Firefighters answer the call for service to community
By Katelyn Gendron
Reminder Assistant Editor
AGAWAM -- Being a call "volunteer" firefighter isn't a traditional, trapped inside a dank cubicle nine-to-five, neither is it a career as a full-time firefighter. Answering the call takes courage, dedication and training -- it's not Denis Leary's provocative "Rescue Me."
So why do these select few choose to run into a blazing inferno while others flee? Myriad reasons, which will be explained at the Fire Department's Open House on Oct. 4.
"I do it because I grew up with my dad doing it; it just seemed natural [to me]," Senior Lt. Mike Nicora of the call firefighters told Reminder Publications. "He did it for 40 years. It's just exciting when the pager goes off."
He noted the town's call firefighters average 250 calls annually, ranging from false alarms to working fires. Nicora said many call firefighters use their experience as training to become full-time members of the fire department.
Mayor Susan Dawson announced earlier this month that three full-time firefighter-paramedics were hired in order to bring the department "to full complement." She noted that full-time positions provide a cost savings of approximately $450,000 the town spent on overtime last fiscal year.
Deputy Fire Chief Alan Sirois said the new firefighter-paramedics are undergoing medical and psychological screenings as well as agility testing prior to instatement.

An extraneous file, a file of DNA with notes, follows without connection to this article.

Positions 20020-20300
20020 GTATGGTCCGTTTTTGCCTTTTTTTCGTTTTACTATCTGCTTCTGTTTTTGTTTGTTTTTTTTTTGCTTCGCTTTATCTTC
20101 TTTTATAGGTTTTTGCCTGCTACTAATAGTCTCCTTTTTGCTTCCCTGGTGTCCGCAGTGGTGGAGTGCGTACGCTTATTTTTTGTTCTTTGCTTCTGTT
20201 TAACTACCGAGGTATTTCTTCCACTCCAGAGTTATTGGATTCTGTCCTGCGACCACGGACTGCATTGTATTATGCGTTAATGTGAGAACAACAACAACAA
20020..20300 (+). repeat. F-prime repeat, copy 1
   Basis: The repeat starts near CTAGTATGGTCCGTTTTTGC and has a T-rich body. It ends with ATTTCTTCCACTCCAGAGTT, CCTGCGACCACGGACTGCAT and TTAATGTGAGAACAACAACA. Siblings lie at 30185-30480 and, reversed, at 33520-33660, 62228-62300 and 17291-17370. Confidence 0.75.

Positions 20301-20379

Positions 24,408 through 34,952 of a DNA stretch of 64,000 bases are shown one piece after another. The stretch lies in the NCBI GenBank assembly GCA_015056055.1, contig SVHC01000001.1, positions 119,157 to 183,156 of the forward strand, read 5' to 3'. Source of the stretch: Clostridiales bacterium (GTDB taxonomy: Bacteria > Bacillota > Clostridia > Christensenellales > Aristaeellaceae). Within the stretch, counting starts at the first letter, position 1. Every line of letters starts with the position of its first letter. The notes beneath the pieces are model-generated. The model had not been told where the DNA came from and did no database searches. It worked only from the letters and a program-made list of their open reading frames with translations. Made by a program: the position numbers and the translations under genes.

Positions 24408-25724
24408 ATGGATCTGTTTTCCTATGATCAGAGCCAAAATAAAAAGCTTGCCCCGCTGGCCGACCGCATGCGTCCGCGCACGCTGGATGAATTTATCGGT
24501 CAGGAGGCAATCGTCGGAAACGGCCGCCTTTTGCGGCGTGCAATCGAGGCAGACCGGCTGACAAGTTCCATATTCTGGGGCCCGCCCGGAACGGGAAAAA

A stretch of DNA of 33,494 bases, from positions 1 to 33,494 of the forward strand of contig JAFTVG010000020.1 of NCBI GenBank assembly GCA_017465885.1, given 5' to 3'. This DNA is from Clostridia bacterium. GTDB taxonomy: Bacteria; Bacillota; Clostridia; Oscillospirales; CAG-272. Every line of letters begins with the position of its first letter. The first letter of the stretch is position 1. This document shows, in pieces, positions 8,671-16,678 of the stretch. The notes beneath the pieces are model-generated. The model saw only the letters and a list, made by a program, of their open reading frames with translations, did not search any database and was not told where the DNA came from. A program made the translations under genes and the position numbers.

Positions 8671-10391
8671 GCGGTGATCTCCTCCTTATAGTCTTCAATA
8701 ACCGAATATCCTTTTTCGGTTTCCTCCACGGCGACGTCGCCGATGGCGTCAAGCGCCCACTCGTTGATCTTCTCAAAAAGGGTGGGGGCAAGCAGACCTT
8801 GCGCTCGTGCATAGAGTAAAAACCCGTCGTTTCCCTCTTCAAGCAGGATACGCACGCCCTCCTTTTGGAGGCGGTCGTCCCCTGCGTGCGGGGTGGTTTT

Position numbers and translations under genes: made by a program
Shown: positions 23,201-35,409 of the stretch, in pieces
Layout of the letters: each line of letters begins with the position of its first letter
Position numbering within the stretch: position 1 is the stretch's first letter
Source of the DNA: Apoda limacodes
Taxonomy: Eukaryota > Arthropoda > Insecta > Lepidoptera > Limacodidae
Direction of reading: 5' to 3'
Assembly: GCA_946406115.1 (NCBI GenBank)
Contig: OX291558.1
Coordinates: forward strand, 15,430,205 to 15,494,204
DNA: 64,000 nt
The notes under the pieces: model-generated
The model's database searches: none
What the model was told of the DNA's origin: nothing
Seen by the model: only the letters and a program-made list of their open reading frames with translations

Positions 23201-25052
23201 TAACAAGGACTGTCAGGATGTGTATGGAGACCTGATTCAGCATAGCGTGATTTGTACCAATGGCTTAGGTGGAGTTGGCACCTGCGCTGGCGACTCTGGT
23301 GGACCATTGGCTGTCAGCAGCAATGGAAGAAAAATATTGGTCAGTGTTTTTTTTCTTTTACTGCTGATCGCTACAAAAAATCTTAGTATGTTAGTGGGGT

"We pride ourselves on having a high level of service -- our equipment is maintained and up to date [and we have] true professionals in the field," Sirois said.
Nicora explained the open house allows those interested in becoming call firefighters or full-time firefighter-paramedics to meet the staff, ask questions and gain tangible experience with the equipment.
"Commitment and dedication are the most important characteristics needed to be a call firefighter," he said. "Getting out of bed in the middle of the night or leaving a family party takes someone who is dedicated to his or her position."
Nicora added that being a call firefighter is also expensive. Volunteer or call firefighters are required to buy $500 pagers or portable radios for $750.
"Sometimes we are at the station for 15 minutes but other times we can be gone for hours," he explained of the job. "If we are not needed at the scene of a fire, we staff an engine and provide coverage for the town until the career force is back in service. During this time we can respond as first responders to medical calls or any other calls that come in. We also staff the dispatch desk: that means we answer the 911 phone, dispatch fire units and make needed phone calls."
Sirois said despite the rigors of the position, there's never a drought of applicants for full-time or call positions. He attributed the plethora of full-time position applicants to the generous benefits, training and job security.
Additional information about full-time or call firefighter positions may be obtained at the department's open house on Oct. 4 from 9 a.m. to 4:30 p.m. or online at www.agawamcallfire.com